What politician is going to put the rights of wild animals ahead of people? The international community is going to have to do far more to support conservation in countries that simply cannot afford to do it alone. It is pretty depressing to hear that international companies are still willing to partner with the DRC to prospect for oil in the Virunga National Park, a World Heritage Site. What does that tell
You have such an impressive portfolio of work. What’s next?
Our latest book project is on photography. And we have just completed and presented a new 5-part TV series on the Mara’s big cats – Big Cat Tales – which will be shown on Animal Planet in October. In this series we return to follow the lives of the big cats in the Mara, teaming up once again with Jackson Ole Looseyia with the latest innovative production techniques, including rich 4K resolution.
We recently published the pick of our images (85% of which are Angie’s) in a large format book called Sacred Nature: Life’s Eternal Dance (HPH), which was designed by our son, David. It won the Gold Award for Photography in the Independent Book Publishers Awards in 2017.
We are thrilled that Sacred Nature is going to be published shortly in China with a Mandarin edition, and we have been invited to visit China to speak about our work. It is very important to us to be a voice for change in helping to encourage China’s attempts to address the many conservation issues that it faces.
You are the only couple to have each won the Overall Award in the prestigious NHM Wildlife Photographer of the Year competition. Of all the photos you have taken, are there any that stand out as the most memorable to capture?
After 40 years in the field there have been so many memorable moments, some of which we never managed to photograph! Our winning photographs will always be important to us – winning the competition changed our lives. It is a huge accolade and something we are extremely proud of. The most exciting thing for us is always planning “where is the next memorable image”.
Once a photographer, always a photographer! Photography is in our blood and we are always striving to improve, to be more imaginative and creative.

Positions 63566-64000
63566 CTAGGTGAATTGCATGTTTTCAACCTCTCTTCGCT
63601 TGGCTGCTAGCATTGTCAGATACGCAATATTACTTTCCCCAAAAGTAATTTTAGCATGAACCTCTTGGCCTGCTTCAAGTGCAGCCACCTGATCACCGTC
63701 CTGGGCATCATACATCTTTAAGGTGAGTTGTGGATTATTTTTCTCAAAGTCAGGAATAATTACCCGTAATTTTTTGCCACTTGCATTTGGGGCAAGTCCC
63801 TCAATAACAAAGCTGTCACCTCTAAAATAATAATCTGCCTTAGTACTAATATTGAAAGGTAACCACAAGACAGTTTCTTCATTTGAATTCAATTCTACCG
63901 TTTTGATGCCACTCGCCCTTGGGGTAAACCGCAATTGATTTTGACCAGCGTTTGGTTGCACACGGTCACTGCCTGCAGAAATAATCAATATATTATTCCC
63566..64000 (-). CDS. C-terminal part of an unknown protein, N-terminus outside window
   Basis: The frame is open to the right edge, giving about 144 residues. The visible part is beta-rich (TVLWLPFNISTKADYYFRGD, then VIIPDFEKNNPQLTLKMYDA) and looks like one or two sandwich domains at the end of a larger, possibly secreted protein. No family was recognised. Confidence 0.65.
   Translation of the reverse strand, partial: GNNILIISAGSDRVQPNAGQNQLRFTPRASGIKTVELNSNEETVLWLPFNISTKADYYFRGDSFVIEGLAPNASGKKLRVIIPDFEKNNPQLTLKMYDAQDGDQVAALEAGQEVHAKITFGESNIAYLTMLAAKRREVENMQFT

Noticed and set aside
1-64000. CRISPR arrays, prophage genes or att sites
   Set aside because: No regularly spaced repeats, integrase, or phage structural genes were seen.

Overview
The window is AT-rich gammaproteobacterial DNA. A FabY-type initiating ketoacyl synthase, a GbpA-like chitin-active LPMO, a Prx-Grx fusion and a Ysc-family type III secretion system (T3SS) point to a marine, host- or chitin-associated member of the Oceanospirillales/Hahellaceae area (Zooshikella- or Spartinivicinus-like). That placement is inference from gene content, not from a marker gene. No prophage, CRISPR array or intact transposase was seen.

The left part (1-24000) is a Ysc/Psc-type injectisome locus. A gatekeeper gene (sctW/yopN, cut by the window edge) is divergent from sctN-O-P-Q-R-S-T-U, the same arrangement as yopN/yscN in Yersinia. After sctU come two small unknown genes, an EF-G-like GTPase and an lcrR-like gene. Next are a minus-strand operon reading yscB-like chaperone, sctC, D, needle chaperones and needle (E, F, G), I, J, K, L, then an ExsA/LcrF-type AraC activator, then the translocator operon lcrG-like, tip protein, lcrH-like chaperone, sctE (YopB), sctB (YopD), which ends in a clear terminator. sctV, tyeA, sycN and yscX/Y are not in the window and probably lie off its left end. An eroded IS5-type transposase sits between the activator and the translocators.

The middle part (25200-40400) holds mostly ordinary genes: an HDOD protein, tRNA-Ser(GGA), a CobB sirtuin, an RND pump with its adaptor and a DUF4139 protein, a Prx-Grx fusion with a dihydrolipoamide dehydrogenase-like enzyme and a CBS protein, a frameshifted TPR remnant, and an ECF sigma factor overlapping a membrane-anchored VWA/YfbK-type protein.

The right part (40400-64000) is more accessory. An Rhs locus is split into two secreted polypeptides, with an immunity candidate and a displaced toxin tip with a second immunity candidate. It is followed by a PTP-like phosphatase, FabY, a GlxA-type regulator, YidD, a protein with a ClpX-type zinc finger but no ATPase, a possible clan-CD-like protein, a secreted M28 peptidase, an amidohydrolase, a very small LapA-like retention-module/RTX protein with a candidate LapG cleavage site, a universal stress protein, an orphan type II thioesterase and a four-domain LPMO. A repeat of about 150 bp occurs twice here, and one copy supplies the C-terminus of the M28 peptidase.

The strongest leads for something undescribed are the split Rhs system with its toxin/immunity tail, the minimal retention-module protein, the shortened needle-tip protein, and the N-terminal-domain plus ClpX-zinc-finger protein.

You are patrons and ambassadors for a number of conservation organisations, including the Cheetah Conservation Fund (CCF) in Namibia and the Kenya Wildlife Trust’s Mara Predator Project.
We love to keep current with scientistsworking in the field. Historically, a lot of researchwas primarily focused on animal behaviour, but today the priority is very much oncollecting data that can be used by park and reserve managers to help conserve wild places and their inhabitants. If we can protect the habitat the animals willlook after themselves. They just need space, a place of their own.
Our role is toengage people’s attention through our images and books, and through fund-raising events. We are particularly keen on working with the next generation ofconservationists. We have produced many children’s books, both for Collins’ award–winning Big Cat series and, more recently, for Cambridge University Press. We have two new books in their Cambridge Reading Adventures series: Honey and Toto: the Story of a Cheetah Family, and Tigers of Ranthambore.
What is the best way for readers to get involved?
By signing up to CCF and KWT’s Predator Project, and to follow us on social media as we attempt to spread the word through our Sacred Nature Initiative – a series of exhibitions and talks worldwide that we hope to engage in over the next few years.
We have recently been in the South Pacific – our first visit – as guest lecturers on a Paul Gaugin cruise to the Society and Cook Islands. This was followed by a week’s safari to Tonga to photograph humpback whales, and then a trip to see jaguars in the Pantanal in Brazil in September. In October we are on safari in the Mara, then on to China in November and the Antarctic in December and January 2019.
Learn more about Jonathan and Angie on their website here.